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Equity One, the owner of a triangle of buildings at John F. Kennedy and Brattle streets in Harvard Square, wants to add two glassy floors to the properties to create a kind of contiguous shopping mall for the already-retail-heavy area. The proposal is unpopular enough with some simply because of that mall-ish aspect. That the project would also likely doom the Curious George store there (the only one on Earth) isn't helping matters. The development has yet to gain the necessary O.K. from Cambridge.

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Boston Harbor Garage conversion

Developer Don Chiofaro has been trying to build on the Boston Harbor Garage for what feels like ages. Various neighbors, including owners in the Harbor Tower condos and the management of the New England Aquarium, have consistently fought the scope of Chiofaro's plans, which once called for a pair of skyscrapers with dramatic public space in between (it's rendered below). It now looks like a scaled-back, single-tower plan might yet move forward. The centerpiece would be a 600-foot tower. The plan needs a zoning change for the waterfront that itself needs city and state approval.

Winthrop Square Garage conversion

Developer Millennium Partners wants to build what would be the city’s tallest primarily residential tower at the site of the city-owned Winthrop Square Garage. But concerns about the possible shadows the potentially 775-foot spire might cast on the Boston Common and the Public Garden could ultimately scuttle Millennium’s plans. The developer has said it has no intention of shrinking the height, while the city is hoping for an exception to state laws governing shadows to allow the tower's construction.

25 Harrison Avenue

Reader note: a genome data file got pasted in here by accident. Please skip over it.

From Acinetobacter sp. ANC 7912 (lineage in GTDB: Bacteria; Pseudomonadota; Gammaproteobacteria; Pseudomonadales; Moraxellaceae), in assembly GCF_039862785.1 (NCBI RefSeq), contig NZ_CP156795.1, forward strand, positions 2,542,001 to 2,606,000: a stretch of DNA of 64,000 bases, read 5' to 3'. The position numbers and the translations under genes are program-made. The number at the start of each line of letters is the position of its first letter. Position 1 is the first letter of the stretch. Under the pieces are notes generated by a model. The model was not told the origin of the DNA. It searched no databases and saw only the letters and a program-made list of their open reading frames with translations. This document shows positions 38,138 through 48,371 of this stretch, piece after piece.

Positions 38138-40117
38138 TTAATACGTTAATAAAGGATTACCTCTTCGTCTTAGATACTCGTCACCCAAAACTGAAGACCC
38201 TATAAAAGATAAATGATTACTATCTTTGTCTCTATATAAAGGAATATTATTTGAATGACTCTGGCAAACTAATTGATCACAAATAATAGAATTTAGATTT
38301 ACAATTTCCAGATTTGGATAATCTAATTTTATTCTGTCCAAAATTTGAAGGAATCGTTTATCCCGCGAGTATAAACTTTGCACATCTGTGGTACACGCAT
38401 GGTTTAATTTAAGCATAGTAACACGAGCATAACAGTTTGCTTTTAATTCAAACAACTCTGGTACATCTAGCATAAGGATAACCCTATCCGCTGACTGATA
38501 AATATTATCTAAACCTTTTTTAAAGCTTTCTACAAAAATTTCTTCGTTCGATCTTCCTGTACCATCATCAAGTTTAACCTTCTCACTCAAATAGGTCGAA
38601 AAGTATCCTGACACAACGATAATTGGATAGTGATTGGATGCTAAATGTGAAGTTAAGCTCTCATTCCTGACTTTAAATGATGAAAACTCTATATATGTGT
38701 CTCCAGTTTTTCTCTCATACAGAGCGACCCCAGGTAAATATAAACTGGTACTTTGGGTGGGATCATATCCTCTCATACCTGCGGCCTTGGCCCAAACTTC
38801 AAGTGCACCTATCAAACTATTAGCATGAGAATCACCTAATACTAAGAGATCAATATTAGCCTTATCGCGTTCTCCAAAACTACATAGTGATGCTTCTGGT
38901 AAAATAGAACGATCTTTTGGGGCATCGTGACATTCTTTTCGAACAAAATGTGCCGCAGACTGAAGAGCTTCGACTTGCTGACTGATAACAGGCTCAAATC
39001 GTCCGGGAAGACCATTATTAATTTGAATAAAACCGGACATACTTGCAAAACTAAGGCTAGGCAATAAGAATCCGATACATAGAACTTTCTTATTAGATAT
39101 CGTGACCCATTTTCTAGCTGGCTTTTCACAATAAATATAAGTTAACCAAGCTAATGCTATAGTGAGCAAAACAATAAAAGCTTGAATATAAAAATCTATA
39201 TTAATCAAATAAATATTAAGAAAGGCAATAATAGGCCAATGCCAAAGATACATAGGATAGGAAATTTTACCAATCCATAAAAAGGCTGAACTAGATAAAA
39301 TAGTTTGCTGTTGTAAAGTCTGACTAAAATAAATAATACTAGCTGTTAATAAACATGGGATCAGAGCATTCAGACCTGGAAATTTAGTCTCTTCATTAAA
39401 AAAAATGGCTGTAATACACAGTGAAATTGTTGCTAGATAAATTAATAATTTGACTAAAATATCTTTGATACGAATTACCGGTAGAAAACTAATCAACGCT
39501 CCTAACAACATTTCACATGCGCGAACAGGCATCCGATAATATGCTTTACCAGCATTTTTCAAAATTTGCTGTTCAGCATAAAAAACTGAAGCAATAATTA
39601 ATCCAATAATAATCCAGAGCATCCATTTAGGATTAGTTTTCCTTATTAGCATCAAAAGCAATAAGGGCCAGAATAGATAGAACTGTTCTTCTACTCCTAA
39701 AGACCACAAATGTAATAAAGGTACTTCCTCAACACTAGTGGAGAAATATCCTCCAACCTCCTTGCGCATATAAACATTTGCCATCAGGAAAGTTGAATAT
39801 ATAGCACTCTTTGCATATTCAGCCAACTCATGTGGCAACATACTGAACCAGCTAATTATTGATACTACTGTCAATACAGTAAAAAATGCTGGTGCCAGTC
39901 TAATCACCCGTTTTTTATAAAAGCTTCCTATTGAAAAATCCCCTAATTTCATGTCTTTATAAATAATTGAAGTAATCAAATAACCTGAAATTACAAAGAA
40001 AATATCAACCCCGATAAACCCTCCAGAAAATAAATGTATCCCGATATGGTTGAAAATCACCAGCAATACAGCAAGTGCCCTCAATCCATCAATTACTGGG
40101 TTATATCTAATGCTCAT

Developer Sing Ming Chan wants to build a 26-story, 132-room hotel at the location of what's now a former rooming house (he bought the property in 2004 for nearly $5 million). Some residents are concerned, however, that the hotel will be yet another higher-end property in a Chinatown in much more desperate need of affordable housing.

73-79 Essex Street

New York-based Westbrook Partners wants to build a 17-story, 250-room hotel at the site of what's now a low-rise commercial building. Some residents, however, want more housing in Chinatown rather than a hotel (the inn would join two others proposed for what's essentially downtown Boston's last ethnic enclave). The city is currently reviewing Westbrook's plan.

25 Beach Street

The owner of East Ocean City restaurant wants to add four stories to its building for a hotel with up to 85 rooms. Like with two other hotel proposals in Chinatown, the development is controversial because some residents want more affordable housing in the neighborhood rather than hotels.

Seaport Square

Developer WS Development in early February proposed a series of changes to its plans for 12.5 acres of the 23-acre Seaport Square development. The changes are broad in scope, including upping the residential presence within the 12.5 acres by 400,000 square feet or approximately 700 residences. What's controversial, though, is that where WS Development once promised a cultural center is instead a promenade that may have cultural components. In general, opponents of the plans see them as a recipe for an antiseptic anti-neighborhood of closed-in buildings. The changes have yet to net the requisite approvals.

2 Charlesgate West

The long-proposed 344,000-square-foot tower would replace three buildings on a half-acre site in Fenway, including one that developer Trans National owns. In its place would go a 29-story spire with 173 apartments and 122 condos as well as 7,500 square feet of office space. Trans National would occupy all of that space. There are also plans for a 10,000-square-foot restaurant on the site as well as nearly 200 parking spaces. The project faces opposition because of its potential impacts on wind and shadows—even the Red Sox have gotten in on the act, fretting that 2 Charlesgate West will muddy fans’ views from Fenway Park (despite the tower being nearly 1,000 feet from the ballpark).

1-7 John F. Kennedy Street

Equity One, the owner of a triangle of buildings at John F. Kennedy and Brattle streets in Harvard Square, wants to add two glassy floors to the properties to create a kind of contiguous shopping mall for the already-retail-heavy area. The proposal is unpopular enough with some simply because of that mall-ish aspect. That the project would also likely doom the Curious George store there (the only one on Earth) isn't helping matters. The development has yet to gain the necessary O.K. from Cambridge.